There are lots of terms involving data that are being tossed around these days. Data analytics. Data mining. Data warehousing. Big data. Data harvesting. Data science. Data scraping. And that’s just scratching the surface. It can become a confusing mess for those unfamiliar with the major changes surrounding data in the past decade or so. It’s no exaggeration to say that the explosion of data has transformed the world as more information is available for collection and analysis than ever before. Understanding these terms then becomes crucial if one hopes to effectively use data for their respective organizations.
Rather than looking at each term individually, let’s instead focus on two of them and do a proper comparison. The two terms we’ll look at are data mining and data harvesting. They come up quite often when talking about data, and they’re even sometimes used interchangeably. A thorough examination of each term reveals that the two, while similar, are different enough that they shouldn’t be confused with each other. Let’s go further and explore the differences in data mining vs. data harvesting.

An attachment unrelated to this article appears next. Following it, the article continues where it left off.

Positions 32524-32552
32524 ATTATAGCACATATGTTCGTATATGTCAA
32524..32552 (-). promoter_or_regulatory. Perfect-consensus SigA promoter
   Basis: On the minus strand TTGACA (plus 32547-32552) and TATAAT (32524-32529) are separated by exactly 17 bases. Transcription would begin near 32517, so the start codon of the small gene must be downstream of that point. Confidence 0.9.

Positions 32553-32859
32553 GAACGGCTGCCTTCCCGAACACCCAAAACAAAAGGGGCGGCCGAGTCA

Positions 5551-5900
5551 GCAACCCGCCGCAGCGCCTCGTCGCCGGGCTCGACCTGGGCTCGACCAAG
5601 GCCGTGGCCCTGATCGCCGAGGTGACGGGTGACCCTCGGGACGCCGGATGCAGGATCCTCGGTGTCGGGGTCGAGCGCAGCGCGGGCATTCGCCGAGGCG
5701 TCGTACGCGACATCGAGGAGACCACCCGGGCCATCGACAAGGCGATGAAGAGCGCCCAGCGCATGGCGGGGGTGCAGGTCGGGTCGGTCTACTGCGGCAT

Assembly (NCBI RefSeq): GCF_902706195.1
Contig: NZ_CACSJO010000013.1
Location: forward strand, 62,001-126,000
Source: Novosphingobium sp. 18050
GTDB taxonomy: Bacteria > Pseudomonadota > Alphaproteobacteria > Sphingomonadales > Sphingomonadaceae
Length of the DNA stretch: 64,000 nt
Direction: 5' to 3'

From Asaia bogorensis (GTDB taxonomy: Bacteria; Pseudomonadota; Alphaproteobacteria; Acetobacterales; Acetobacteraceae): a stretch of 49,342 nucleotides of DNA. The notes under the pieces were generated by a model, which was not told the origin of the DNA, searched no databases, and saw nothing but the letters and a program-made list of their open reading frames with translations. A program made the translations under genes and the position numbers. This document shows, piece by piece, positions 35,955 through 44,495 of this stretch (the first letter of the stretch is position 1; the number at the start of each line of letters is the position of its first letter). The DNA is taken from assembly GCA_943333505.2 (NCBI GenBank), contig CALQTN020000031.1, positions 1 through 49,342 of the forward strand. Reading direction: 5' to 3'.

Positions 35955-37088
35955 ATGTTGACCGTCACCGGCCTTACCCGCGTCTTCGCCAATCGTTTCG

What is Data Mining?
We’ll begin with a look at data mining. So what is data mining in the first place? Data mining is basically the process whereby large sets of data are analyzed in order to find patterns, relationships, and trends that otherwise might be missed through more traditional analysis methods. It is used to uncover shared similarities or groupings in web data that help gain insights for business decisions.
This process is sometimes referred to as Knowledge Discovery in Data (KDD), though that term isn’t used as often as it once was. Data mining largely makes use of complicated mathematical algorithms to achieve these goals. It’s useful for predicting events before they happen, though like any analysis technique, there’s never 100% certainty with the outcomes. Data mining merely increases the accuracy of analysis.